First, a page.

"Since 'sports' had X searches this January on Overture and since it's very short and memorable, I'd say you could sell it for [price] to an end user and [price] to a domain investor. The extension doesn't hurt if you can find a user with a sports site targeting the United States market."

    ~ Example #2: ~

    MarketForums.net is the domain being appraised (using this one b/c I own it). I'm the appraiser. I go to Overture and find high results for 'market' and 'forums', but not 'market forums'. On Google, however, there are surprisingly many results for "market forums", probably meaning that there's a large interest in the subject. So, search results are OK for this domain. The extension would be better in .com; however, .net does not bring the value down too much considering that many .net is often used for forums.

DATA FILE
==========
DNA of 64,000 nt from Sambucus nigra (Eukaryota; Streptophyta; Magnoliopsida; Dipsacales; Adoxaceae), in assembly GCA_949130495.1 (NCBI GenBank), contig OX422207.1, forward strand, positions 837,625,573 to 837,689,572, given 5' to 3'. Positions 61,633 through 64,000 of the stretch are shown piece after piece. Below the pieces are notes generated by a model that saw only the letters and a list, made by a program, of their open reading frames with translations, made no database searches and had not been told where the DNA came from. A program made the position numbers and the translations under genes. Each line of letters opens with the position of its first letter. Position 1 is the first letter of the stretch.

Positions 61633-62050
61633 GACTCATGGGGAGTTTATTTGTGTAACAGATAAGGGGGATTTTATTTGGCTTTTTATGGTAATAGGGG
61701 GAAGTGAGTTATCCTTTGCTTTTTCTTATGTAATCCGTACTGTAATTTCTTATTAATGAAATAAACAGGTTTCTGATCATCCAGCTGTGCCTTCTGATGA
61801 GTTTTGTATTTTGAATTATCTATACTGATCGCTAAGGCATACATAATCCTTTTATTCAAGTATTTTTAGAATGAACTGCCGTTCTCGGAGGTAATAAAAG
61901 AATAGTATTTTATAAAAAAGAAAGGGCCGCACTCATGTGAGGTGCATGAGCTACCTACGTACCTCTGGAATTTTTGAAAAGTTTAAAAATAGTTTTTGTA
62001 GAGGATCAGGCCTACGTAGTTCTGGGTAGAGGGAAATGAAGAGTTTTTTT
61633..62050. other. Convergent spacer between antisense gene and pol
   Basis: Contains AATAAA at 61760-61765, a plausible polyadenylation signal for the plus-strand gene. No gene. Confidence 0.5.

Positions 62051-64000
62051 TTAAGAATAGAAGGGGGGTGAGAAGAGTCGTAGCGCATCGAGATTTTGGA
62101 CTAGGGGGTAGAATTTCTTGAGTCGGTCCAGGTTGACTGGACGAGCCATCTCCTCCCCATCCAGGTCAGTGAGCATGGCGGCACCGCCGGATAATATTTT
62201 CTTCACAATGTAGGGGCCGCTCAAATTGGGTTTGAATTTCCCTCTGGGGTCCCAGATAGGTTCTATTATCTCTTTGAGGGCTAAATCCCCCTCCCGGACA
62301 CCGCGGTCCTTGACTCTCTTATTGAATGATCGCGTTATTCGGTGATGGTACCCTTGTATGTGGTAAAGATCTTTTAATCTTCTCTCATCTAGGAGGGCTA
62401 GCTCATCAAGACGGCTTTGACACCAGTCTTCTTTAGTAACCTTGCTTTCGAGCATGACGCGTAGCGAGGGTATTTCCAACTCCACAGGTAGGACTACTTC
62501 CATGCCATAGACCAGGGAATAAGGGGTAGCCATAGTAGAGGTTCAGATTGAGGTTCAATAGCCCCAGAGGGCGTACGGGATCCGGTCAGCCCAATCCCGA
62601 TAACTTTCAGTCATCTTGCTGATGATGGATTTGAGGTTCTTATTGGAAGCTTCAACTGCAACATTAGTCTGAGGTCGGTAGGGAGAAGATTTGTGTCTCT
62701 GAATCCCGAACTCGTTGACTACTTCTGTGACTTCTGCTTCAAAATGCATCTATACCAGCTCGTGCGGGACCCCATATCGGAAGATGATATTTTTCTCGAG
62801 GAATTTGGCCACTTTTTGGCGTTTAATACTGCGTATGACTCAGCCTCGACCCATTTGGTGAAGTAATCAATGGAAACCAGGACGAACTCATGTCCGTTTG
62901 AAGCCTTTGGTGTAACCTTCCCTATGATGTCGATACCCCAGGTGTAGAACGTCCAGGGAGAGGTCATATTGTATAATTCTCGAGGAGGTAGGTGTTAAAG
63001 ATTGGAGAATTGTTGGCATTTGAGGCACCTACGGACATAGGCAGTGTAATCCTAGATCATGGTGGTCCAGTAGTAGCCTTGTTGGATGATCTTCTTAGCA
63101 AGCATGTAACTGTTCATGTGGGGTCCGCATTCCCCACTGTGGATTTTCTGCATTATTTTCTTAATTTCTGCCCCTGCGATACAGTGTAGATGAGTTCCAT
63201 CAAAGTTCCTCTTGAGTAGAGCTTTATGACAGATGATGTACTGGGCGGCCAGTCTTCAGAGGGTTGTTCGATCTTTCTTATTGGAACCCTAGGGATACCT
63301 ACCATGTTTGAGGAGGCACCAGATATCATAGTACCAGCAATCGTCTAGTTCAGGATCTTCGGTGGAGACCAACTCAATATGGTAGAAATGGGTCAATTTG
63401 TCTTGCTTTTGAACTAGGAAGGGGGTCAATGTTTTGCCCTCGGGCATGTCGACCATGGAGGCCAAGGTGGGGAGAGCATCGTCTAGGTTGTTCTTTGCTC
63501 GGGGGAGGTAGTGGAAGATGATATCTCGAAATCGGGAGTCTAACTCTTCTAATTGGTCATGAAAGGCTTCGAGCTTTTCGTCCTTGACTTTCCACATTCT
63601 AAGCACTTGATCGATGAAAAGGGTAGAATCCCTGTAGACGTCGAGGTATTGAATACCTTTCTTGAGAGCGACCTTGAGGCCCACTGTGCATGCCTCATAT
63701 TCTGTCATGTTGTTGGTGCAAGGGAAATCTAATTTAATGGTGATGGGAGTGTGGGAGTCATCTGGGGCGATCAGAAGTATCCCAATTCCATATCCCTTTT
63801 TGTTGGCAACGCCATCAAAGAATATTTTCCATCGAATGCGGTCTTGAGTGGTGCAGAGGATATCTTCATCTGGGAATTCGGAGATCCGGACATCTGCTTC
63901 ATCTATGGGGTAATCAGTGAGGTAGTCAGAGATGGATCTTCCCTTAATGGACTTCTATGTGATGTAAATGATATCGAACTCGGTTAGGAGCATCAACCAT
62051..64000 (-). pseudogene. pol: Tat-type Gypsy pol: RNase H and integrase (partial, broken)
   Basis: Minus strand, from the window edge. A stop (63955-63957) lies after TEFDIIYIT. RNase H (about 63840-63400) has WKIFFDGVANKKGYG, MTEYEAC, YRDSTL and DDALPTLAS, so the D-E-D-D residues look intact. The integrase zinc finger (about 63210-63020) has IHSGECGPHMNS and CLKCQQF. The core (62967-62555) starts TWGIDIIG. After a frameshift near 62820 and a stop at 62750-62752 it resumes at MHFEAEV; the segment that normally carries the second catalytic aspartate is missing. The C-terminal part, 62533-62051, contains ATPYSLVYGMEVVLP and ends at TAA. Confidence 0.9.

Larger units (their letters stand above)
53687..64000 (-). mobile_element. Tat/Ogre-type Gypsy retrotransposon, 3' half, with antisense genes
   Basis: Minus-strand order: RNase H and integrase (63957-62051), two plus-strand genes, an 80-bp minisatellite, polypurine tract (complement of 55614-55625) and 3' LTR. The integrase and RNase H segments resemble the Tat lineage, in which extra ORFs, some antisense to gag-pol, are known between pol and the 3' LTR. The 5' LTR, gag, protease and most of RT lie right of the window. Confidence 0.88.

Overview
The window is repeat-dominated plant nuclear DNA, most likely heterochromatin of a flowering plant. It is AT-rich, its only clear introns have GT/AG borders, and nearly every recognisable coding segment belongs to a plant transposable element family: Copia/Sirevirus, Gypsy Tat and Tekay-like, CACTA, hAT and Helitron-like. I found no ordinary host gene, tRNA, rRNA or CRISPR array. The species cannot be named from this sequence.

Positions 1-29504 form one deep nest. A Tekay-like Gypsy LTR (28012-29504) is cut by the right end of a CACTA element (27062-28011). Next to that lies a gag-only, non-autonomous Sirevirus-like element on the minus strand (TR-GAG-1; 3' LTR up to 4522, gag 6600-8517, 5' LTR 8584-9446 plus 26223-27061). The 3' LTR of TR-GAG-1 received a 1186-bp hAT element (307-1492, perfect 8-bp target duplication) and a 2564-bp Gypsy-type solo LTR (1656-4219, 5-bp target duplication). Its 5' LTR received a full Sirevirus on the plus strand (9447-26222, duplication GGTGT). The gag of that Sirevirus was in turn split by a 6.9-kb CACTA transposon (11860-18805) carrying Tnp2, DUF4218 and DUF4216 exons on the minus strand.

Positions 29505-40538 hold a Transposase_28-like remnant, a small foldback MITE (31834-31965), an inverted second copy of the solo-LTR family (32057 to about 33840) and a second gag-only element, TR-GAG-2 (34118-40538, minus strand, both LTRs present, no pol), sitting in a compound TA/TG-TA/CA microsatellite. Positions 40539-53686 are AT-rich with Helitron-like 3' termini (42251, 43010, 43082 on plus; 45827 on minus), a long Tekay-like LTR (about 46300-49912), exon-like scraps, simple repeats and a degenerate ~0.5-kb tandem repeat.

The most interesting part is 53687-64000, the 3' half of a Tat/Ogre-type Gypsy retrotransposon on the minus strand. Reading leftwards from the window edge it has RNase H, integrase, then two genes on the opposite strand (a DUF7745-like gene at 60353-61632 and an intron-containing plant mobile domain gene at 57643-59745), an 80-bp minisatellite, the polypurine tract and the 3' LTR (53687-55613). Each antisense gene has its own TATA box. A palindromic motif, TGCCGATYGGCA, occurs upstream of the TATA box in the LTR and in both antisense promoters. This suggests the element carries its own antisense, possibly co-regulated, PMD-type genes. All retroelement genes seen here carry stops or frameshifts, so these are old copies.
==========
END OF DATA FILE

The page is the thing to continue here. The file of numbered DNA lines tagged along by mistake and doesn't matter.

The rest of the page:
For an international market forum, this domain is good. To a developer wanting to start up a United States stock market forum, however, MarketForums.us may be better. To a domain investor, MarketForums.net would be the pick over MarketForums.us.

    ~ Example #3: Country Code Extensions ~

    Beaches.sc (also mine) is the domain up for appraisal. On first sight, you might say "Registration fee; the extension hurts it." However, upon using your friend Google to research the .sc extension, you find that the ext. was created for the Seychelles, a beautiful French archipelago and a great tourist/vacation destination. In your appraisal, you should include that because the U.S. market for tourism to French lands is down at the moment because we're munching on freedom fries, beaches.sc could be used as .South Carolina.